By Kelly Youngblood
A local church is hoping to give people with special needs a night to remember.
The First Christian Church in Champaign is hosting “Night to Shine” on Feb. 10, a unique event that offers a free prom experience for people 14 and older with special needs.
Sponsored by the Tim Tebow Foundation, “Night to Shine” is held at thousands of churches across the world on the same night to celebrate the lives of people who have physical, mental, or emotional difficulties.
Kathy Garrison, who is helping to coordinate the event at First Christian Church, said the purpose of the evening is to show God’s love for a population that is sometimes overlooked.
“The idea of the event is taking Valentine’s Day from a romantic holiday to one where we’re really showing God’s love for people with special needs,” she said.
Garrison said First Christian Church, which has a special needs ministry, has a passion for the special needs community. That passion is what motivated them to look into hosting “Night to Shine” at their church.
“We really wanted to have an event that was specifically for them. To just kind of celebrate their lives,” she said.
“Night to Shine” guests can expect to walk down a red carpet while getting cheered on by “paparazzi.” There will be a dinner, DJ, dancing, photographer, karaoke and limo rides.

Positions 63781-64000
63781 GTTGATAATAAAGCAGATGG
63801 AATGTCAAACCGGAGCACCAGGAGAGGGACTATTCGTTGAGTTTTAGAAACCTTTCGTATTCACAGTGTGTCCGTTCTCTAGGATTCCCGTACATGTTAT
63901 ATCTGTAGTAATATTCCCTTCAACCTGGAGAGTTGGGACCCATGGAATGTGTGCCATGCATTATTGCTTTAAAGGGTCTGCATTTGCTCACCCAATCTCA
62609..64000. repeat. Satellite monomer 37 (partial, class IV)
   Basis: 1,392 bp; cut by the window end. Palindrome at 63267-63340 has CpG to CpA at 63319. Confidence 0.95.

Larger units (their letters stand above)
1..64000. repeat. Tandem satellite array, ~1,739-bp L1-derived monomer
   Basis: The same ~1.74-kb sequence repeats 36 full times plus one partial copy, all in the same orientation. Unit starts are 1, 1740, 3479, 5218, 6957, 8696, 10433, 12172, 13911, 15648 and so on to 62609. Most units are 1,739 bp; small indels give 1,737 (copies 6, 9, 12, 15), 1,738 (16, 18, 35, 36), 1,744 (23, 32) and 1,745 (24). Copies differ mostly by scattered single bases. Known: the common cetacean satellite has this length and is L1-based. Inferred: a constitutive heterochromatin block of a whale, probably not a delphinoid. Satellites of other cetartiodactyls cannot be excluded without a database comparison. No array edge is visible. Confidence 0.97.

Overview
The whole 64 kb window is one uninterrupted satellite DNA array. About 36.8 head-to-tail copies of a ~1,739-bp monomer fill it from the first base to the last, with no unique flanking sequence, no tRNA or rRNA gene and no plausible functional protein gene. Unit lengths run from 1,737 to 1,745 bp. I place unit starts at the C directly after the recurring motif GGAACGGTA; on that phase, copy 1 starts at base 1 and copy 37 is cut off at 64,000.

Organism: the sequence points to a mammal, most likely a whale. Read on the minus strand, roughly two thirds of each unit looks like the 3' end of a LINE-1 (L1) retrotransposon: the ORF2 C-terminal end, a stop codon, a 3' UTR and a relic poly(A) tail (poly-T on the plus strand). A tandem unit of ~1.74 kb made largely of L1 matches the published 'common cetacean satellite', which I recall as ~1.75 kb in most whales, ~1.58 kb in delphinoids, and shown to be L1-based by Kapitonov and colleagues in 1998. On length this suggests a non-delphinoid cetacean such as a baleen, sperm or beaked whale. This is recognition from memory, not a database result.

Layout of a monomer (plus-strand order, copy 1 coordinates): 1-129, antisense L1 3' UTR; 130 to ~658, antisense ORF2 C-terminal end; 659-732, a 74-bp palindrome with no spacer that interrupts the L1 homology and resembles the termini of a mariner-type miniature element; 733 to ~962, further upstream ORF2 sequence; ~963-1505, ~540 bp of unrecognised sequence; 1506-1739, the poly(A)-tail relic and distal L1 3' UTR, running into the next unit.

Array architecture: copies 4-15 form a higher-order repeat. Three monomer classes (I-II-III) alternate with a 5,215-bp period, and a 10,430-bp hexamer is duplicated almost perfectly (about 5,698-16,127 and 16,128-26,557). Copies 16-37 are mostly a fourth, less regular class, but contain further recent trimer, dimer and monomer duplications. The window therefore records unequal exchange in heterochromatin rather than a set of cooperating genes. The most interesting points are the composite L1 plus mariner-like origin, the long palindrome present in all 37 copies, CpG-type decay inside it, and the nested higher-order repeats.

A “salon” will also be on site for anyone who wants to get their hair, nails and make-up done or get their shoes shined.
Guests will receive corsages and boutonnieres and everyone will be crowned Prom King and Queen.
Planning for the event began last fall. Since then, dozens of volunteers from the church and community have come forward to help make the event a success.
Garrison said part of the planning process was figuring out how to accommodate everyone and finding the best way to provide a safe and positive experience for the attendees.
Each guest will be paired up with a volunteer host for the night that will help guide them through the various activities. Garrison said each host has gone through previous training.
A respite room will be open for caregivers to enjoy with food and a relaxing atmosphere.
Professionals who work with the special needs community will be on-site as well as medical staff and security. A sensory room will be open for any guest who needs a break.
Garrison said while the planning has been extensive, the volunteers have been excited to support an event that celebrates the special needs community.
“We want them to feel special and want them to have a great time and just know that we remember them and we see them and they’re treasured and special just the way they are,” Garrison said.